* CEO Tom Albanese steps down at end of August
* Chairman says new CEO to be announced 'in due course'
* Seeking engineering solutions to increase cobalt output
LONDON, Aug 15 (Reuters) - Vedanta Resources is studying how to produce cobalt for use in batteries as the diversified miner becomes the latest company to seek exposure to an anticipated electric vehicle boom.
Tom Albanese, who steps down as CEO of Vedanta at the end of August, said the excitement around electric vehicles had prompted the company to looking at producing cobalt suitable for batteries from its Zambian copper mines, rather than just treating it as a copper by-product.
Vedanta is also betting on continued use of conventional fuel and in April completed the merger of its Indian metals and mining group Vedanta Limited with oil and gas company Cairn India Ltd.
"As cobalt is becoming more exciting, we are looking to determine the right engineering solution to produce cobalt (for batteries) rather than a copper-cobalt alloy," Albanese said in an interview with Reuters late on Monday.
He did not give details on when a study on the issue would be completed.
Vedanta said in a conference call following its interim results last month that it produces around 1,000 tonnes of cobalt-copper alloy per year and in addition aims to produce 3,000 to 4,000 tonnes of pure cobalt per year "going forward".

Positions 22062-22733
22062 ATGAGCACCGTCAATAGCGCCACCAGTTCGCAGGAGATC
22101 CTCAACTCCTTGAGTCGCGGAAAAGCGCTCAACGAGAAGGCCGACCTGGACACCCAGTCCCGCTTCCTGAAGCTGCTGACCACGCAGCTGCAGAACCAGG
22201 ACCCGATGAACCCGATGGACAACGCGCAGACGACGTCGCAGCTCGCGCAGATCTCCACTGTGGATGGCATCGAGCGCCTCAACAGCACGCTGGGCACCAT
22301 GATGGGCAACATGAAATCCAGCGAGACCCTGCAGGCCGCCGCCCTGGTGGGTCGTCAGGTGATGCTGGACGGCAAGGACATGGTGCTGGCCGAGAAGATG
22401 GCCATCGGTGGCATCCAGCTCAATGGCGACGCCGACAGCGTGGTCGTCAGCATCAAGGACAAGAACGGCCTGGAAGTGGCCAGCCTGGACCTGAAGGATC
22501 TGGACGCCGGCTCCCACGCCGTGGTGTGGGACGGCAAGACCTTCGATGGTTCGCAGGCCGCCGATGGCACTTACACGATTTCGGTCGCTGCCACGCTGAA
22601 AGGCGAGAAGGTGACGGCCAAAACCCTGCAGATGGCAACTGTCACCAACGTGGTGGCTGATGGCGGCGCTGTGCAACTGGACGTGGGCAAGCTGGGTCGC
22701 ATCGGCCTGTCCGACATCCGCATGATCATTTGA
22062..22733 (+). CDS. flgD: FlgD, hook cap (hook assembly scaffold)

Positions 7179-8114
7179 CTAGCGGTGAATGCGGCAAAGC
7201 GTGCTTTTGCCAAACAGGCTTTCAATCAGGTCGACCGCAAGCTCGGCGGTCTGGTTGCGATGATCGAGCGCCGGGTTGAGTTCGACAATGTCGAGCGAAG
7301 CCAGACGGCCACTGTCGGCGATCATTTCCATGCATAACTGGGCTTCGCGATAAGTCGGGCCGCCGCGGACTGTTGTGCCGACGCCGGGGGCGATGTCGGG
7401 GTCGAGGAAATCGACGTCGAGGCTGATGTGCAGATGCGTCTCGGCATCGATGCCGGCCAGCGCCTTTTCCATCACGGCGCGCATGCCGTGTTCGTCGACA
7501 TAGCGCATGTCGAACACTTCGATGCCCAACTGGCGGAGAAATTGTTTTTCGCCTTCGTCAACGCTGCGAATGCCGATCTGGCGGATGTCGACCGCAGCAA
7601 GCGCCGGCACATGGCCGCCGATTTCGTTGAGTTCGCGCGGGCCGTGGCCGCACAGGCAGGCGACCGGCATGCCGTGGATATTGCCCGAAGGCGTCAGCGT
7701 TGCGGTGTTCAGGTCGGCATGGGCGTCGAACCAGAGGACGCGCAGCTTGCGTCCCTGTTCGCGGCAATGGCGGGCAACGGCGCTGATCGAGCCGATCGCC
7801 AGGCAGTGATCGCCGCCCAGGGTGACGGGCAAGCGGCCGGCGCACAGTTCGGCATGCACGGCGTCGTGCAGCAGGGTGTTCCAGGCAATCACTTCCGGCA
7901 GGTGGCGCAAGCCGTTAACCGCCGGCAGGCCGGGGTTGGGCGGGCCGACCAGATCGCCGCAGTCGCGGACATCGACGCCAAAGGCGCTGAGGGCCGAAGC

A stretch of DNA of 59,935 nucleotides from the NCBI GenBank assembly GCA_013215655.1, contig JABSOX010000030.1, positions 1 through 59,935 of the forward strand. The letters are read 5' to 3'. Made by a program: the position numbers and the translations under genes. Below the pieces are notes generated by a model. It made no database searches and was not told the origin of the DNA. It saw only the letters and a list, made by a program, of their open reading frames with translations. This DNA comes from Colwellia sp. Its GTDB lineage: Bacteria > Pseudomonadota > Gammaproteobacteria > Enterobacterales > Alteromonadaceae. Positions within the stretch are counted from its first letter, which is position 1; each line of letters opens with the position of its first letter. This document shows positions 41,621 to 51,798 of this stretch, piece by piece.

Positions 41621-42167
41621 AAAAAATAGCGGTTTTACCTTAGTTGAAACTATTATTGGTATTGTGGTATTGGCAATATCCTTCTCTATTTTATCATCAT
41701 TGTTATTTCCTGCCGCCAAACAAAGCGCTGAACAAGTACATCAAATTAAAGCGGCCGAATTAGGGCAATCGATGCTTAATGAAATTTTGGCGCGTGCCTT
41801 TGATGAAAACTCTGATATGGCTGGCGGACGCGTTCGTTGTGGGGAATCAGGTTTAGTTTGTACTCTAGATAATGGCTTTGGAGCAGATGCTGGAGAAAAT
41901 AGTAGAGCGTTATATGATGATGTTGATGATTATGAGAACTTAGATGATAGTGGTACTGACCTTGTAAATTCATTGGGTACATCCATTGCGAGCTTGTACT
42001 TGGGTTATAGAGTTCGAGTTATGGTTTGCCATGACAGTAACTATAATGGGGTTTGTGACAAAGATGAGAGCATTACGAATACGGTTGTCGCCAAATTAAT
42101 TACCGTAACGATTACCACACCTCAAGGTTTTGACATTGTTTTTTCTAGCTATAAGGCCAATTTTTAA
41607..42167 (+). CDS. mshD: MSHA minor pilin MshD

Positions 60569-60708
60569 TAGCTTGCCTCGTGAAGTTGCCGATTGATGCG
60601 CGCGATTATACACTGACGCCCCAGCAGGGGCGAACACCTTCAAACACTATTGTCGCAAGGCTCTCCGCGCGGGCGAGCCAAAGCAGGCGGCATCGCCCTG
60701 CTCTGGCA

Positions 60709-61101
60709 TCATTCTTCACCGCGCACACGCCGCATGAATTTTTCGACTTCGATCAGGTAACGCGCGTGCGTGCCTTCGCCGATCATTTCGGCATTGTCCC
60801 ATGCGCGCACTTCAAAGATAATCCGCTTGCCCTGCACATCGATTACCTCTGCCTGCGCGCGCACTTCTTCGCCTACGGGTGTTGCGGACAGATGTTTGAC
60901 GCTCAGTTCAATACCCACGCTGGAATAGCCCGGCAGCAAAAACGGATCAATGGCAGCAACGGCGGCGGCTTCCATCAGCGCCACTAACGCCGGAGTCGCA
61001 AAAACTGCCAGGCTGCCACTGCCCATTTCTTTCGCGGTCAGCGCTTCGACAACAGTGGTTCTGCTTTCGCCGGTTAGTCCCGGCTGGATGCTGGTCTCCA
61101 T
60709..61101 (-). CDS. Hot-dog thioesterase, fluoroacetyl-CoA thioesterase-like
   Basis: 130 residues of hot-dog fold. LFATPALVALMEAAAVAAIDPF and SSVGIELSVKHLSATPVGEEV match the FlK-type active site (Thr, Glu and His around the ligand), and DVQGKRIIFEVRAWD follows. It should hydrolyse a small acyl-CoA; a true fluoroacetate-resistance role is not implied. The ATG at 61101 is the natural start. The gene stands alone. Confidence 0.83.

Glencore is the world's dominant cobalt miner. Its operations in Democratic Republic of Congo produced 12,700 tonnes in the first half of this year and analysts say its portfolio positions it well for any increase in demand for the materials needed by electric vehicles.
Vedanta says it is also well placed, with zinc mines in India, South Africa and Namibia and in India and it also produces aluminium - meaning it produces two other materials potentially in increasing demand for light, low carbon transport.
Investors are cautious about Vedanta, whose share price has fallen around 20 percent this year, while Glencore's has risen by almost 20 percent outpacing many of its peers, in part because of its narrative on electric vehicles, analysts say.
Vedanta' challenges include ongoing legal action in connection with pollution in Zambia, where it has faced repeated demonstrations by local villagers over the issue.
Executive Chairman Anil Agarwal told Vedanta's annual general meeting in London on Monday that safety and sustainability were "a personal priority" for him.
He also said Albanese's successor would be announced "in due course".
Albanese, who was CEO of Rio Tinto until he stepped down following massive asset writedowns, became CEO of Vedanta in 2014. He said he is resigning to return to the United States to live with his family. (Editing by Susan Fenton)